Tyrone’s rebellion left Ireland in a sense where it had begun: although the new Lord Lieutenant was English, Ireland beyond the Pale was still ruled for England by Irishmen in 1603, as it had been in 1485.
However, overall the Tudors had added hugely to their strength and influence in Ireland during the century. There was now…
- A chain of English castles throughout Ireland
- Far more English officials than Irish in the administration
- English law, not Gaelic, throughout Ireland
That the Irish nobles had failed became clear in 1607 Tyrone and the Earl of Tyrconnell both left Ireland for France – the flight of the earls – and the 17th century would see plantation of Protestants from Scotland in Ulster (beginning from 1609) and more direct rule from London.
Reasons for success and failure
You can argue that Tyrone was successful in several ways
- His rebellion was the longest-lasting of the period – longer than Warbeck’s and a lot more intensive
- When Essex was sent with a royal army and unprecedented powers as Viceroy, Tyrone outmanoeuvred him and Essex was forced to make an unconditional peace when funds ran low – Tyrone was able to exhaust English resources
- The war provoked the English into major atrocities – Fletcher calls it ‘genocidal’ – which is an indicator of how seriously the English took it
Tyrone was ultimately unsuccessful because…
- He failed to obtain significant support from overseas (this is true of every rebel in this period except Lambert Simnel, and even he only had 6,500 foreign troops)
- He had tacit support from other Irish families, but most hesitated to back him militarily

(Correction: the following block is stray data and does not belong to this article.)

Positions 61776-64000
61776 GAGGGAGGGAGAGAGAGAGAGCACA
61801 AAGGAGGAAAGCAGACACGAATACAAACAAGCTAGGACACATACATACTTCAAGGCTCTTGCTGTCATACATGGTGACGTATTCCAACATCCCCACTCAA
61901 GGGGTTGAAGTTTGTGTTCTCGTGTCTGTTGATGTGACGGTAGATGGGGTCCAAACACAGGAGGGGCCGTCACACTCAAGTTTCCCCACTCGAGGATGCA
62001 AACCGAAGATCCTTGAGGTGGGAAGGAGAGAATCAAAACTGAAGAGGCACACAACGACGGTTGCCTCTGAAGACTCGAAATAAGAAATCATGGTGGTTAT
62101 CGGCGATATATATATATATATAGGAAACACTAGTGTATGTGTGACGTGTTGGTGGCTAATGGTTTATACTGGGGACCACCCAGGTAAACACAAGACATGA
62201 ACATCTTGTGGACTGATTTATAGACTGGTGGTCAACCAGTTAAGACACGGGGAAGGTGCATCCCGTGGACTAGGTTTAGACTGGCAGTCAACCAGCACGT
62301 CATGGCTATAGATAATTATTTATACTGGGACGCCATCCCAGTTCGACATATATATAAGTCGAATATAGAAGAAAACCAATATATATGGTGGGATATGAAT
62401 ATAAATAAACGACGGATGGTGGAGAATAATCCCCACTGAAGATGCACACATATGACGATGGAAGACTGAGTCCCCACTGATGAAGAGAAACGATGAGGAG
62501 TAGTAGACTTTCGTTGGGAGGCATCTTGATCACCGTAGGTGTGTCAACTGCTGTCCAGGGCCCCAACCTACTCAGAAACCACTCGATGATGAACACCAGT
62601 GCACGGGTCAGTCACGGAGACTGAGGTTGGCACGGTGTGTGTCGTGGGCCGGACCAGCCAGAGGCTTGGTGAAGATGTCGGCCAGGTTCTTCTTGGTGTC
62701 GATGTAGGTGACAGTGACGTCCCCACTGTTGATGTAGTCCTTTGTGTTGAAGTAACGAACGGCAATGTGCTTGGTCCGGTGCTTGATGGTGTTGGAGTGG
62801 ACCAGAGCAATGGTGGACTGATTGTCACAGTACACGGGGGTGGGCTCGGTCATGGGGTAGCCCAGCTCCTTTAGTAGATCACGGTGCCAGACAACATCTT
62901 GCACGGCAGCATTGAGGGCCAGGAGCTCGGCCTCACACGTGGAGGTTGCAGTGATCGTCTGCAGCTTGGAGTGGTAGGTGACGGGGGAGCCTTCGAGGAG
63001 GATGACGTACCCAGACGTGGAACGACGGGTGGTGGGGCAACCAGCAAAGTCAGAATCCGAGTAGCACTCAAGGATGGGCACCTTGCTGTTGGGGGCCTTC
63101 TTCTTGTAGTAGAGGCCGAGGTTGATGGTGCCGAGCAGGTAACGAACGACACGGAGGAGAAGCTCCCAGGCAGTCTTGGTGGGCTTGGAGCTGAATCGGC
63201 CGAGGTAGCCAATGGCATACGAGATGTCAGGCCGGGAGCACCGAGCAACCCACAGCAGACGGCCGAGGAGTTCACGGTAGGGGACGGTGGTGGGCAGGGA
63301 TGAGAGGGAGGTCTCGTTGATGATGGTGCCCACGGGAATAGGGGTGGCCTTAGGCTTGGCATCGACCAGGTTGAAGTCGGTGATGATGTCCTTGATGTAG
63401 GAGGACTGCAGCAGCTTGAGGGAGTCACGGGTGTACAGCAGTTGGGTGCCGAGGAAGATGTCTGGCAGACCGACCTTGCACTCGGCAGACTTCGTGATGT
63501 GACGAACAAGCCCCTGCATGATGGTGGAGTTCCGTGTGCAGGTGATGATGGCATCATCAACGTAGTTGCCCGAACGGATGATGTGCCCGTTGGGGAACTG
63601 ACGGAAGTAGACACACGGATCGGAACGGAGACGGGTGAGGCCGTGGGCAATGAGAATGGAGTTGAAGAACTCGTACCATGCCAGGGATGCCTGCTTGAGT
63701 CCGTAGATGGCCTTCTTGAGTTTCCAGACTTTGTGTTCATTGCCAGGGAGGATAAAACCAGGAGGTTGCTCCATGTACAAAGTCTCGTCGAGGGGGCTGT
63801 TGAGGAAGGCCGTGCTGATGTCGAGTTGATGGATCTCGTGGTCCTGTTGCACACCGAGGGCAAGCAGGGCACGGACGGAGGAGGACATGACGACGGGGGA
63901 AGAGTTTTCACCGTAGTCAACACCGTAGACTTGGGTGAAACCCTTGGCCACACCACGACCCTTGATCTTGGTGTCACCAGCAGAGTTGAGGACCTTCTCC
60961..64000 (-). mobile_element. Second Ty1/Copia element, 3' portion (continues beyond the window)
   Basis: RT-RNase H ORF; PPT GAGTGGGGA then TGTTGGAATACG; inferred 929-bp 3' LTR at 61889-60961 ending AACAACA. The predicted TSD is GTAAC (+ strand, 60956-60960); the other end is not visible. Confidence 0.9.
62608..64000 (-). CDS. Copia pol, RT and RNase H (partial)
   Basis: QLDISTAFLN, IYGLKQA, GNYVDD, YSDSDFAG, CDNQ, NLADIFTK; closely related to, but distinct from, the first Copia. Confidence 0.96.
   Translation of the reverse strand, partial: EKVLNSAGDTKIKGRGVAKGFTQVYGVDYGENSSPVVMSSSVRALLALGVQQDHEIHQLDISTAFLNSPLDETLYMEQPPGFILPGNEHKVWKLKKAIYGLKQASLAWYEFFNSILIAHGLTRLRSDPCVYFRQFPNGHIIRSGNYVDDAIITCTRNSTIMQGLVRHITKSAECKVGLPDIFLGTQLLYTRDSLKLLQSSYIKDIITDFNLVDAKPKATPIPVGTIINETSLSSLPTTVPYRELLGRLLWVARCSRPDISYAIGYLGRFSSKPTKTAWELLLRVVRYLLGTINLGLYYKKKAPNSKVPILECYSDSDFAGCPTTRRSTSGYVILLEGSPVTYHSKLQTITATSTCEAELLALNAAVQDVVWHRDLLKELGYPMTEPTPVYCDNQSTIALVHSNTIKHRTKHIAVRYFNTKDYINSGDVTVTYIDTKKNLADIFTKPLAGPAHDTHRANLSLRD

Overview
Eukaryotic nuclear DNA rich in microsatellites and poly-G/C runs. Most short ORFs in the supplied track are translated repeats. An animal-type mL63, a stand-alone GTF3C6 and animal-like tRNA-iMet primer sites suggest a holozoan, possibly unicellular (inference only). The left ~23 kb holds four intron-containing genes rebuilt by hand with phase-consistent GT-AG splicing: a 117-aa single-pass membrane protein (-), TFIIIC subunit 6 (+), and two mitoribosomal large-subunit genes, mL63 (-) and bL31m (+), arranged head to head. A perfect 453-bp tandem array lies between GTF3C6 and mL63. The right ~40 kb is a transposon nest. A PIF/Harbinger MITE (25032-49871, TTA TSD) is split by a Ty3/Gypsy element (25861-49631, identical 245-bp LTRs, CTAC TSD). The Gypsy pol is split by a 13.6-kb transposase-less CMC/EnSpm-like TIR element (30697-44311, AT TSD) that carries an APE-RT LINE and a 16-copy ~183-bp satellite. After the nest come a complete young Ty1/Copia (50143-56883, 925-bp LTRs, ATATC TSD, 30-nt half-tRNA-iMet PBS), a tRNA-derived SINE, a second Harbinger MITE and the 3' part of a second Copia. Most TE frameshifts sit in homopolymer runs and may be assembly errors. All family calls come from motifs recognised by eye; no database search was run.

- A Tyrone victory would replace distant English rule with direct Irish rule for the other great clans
- Joining Tyrone risked reprisals from the English
- The English had superior financial resources. Overall Elizabeth spent £2 million on quashing this rebellion
Key stats, quotes and views
Tyrone was able to fight a successful guerrilla war because…
- There were no good maps at all of the interior of Ireland
- 25% of the entire country was bog
- The highland areas were thickly covered in forest throughout
- There were no important towns or ports in Ulster – it was then the most remote part of the country, and hard for the English to penetrate
Tyrone’s Ulster was where “English rule was most fictitious and Gaelic culture strongest” (Anthony Fletcher)
The Tyrone lands were valuable – his income was £80,000 a year, enough to fund a large army
Unlike earlier Irish rebels, Tyrone’s army was professional and well trained. By 1601 he commanded 6,000 men, trained by Spanish veterans and equipped with the latest weapons – muskets and pikes instead of the traditional axes and javelins.
The English army at this time was only 4,000 strong, and had to provide garrisons to a number of castles and guard supply lines – giving Tyrone an advantage in any open battle
One third of Tyrone’s men were equipped with guns, up from an eighth in Shane O’Neill’s rebellion a generation earlier